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Woke and Creatively Broke: The Last of Us 2 will be a train wreck

Micah Curtis
Micah Curtis

is a game and tech journalist from the US. Aside from writing for RT, he hosts the podcast Micah and The Hatman, and is an independent comic book writer. Follow Micah at @MindofMicahC

is a game and tech journalist from the US. Aside from writing for RT, he hosts the podcast Micah and The Hatman, and is an independent comic book writer. Follow Micah at @MindofMicahC

Woke and Creatively Broke: The Last of Us 2 will be a train wreck
Recently, leaks from the highly anticipated video game The Last of Us 2 have taken a lot of air out of the proverbial tires. The spoilers show a bland game that attempts to use a Rainbow flag to mask a generic plot.

Warning: This article will have zero regard for spoilers, and analyzes the creative issues with the game The Last of Us 2 based on the leaks. 

When a disgruntled employee of development house Naughty Dog had the entirety of its plot for the upcoming title The Last of Us 2 leaked onto 4chan, it couldn’t have been worse for them. Already suffering from PR problems after stories about their working conditions hit the internet, what was revealed in the plot for the upcoming game was nothing good. The outline reads as a generic revenge story, where the only real moments of shock come from the lead characters of the last game being murdered. Footage now pulled from the internet showed the character of Joel killed with a golf club, simultaneously pulling from Andrew Ryan’s death in Bioshock, and attempting to reduplicate the shock of Negan killing Glenn in The Walking Dead.

There are two main issues that come from the story as it is now outlined on the ResetEra message board. The first is that it takes a lot of beats from The Walking Dead’s plot points, especially with the “humans are the real monsters” and “cycle of revenge” ideas. Even so, those messages aren’t new to the zombie genre, which The Last of Us as a franchise falls into. “There is nothing new under the sun” of course, but from what we’re seeing of the plot, there’s nothing interesting here, either. It also doesn’t help that the exceptionally talented writer Amy Hennig (who wrote much of The Legacy of Kain and Uncharted games) was let go from the company during development. It is speculated that Hennig may have had disagreements with the direction Naughty Dog wanted to go.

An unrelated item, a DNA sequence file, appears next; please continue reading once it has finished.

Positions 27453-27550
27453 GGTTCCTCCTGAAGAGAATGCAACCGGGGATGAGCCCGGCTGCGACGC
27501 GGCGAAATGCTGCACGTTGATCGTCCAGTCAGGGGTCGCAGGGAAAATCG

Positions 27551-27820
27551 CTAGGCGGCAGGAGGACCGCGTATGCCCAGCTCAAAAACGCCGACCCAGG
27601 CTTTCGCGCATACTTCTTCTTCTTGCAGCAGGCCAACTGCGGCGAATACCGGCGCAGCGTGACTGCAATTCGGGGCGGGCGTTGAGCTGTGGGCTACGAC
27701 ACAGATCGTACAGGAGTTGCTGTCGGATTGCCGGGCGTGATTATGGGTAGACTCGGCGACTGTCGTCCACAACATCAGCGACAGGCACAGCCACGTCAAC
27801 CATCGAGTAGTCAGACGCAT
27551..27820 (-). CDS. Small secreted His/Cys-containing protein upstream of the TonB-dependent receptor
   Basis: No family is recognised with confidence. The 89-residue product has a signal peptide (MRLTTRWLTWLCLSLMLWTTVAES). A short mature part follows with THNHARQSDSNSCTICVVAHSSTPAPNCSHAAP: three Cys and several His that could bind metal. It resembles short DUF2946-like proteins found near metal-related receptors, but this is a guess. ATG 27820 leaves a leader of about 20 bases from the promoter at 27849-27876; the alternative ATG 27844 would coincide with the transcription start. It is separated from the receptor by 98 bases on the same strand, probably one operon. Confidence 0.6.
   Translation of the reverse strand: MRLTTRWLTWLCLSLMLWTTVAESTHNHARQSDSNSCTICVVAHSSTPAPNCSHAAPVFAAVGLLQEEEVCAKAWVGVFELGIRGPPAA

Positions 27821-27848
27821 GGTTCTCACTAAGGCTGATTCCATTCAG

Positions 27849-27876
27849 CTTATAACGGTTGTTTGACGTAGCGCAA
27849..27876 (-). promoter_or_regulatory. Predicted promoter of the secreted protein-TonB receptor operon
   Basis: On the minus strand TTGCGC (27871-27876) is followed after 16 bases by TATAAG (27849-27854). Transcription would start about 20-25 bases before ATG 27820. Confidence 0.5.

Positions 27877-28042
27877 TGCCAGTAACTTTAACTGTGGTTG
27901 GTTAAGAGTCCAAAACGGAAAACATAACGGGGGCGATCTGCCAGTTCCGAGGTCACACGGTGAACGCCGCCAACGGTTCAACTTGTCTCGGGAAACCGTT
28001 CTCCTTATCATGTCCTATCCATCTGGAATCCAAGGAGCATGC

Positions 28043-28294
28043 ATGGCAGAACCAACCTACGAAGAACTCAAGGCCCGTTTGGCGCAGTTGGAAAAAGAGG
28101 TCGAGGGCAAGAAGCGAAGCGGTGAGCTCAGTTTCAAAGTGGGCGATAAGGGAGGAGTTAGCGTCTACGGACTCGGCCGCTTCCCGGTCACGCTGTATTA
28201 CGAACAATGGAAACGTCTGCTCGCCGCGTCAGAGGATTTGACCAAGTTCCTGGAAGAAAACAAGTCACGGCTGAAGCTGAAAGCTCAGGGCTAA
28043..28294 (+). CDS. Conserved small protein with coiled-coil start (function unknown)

What doesn’t really help Naughty Dog’s case is how they’ve focused on identity politics over actual quality storytelling. There have been warning signs for a long time. Creative director Neil Druckmann cited Anita Sarkeesian as an influence in his creative direction. Anita Sarkeesian is the head of Feminist Frequency (a non-profit that criticizes creative works for not being feminist enough), and has zero experience in creating fiction. It is rumored that the female designs in the game were made less feminine so as not to offend trans women. The main enemies of the game are apparently going to be one of the safest kind you could pick: a fundamentalist Christian cult. Generally speaking, the safest bad guys in fiction are demons, Nazis, and fundamentalists. Nobody likes fundies except for other fundies. What’s even worse is that people apparently don’t like the new character Abbie much either.

All of this comes across as a major train wreck. When your creative lead’s main concern is being properly feminist or being a “proper ally,” the product suffers. Especially when you say your game will be about hate.” The lesson of half of fiction is “hate is bad.” Star Wars created an entire philosophy in its universe where hate turns you monstrous. It’s not exciting. Everything about this project seems generic. The main enemies are the dullest thing imaginable without having them summon Satan and walk around in SS uniforms. The new protagonist is “trans safe” and exists to kill off the old ones, who people actually liked. This is turning into The Last Jedi of video games. 

Naughty Dog’s assurances seem pretty hollow. You can’t really do anything to make a narrative-driven game tantalizing to gamers when the narrative looks so poor. The best way to summarize the plot is to compare it to a treehouse with the LGBTQ+ flag draped over it. Naughty Dog is trying its best to assure people that what’s under that flag is great, but when you finally get past them and pull the flag down, the treehouse is likely rotten and termite-infested. The fact of the matter is that Neil Druckman was too busy worrying about not offending Woke Twitter and the trigger-happy games press, and not worrying enough about telling a good story that will make people want to buy his game.

Trying to make your art inoffensive is a fallacy. You cannot please everyone. You cannot tell a story that no one will be offended by. If you try, you end up with tasteless mush. Were I in Druckman’s shoes, I’d prepare a lengthy apology to Sony and to Amy Hennig, quit video games, and go give bad life advice in San Francisco. That would fit him better than making anything that has to do with entertainment. 

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The statements, views and opinions expressed in this column are solely those of the author and do not necessarily represent those of RT.

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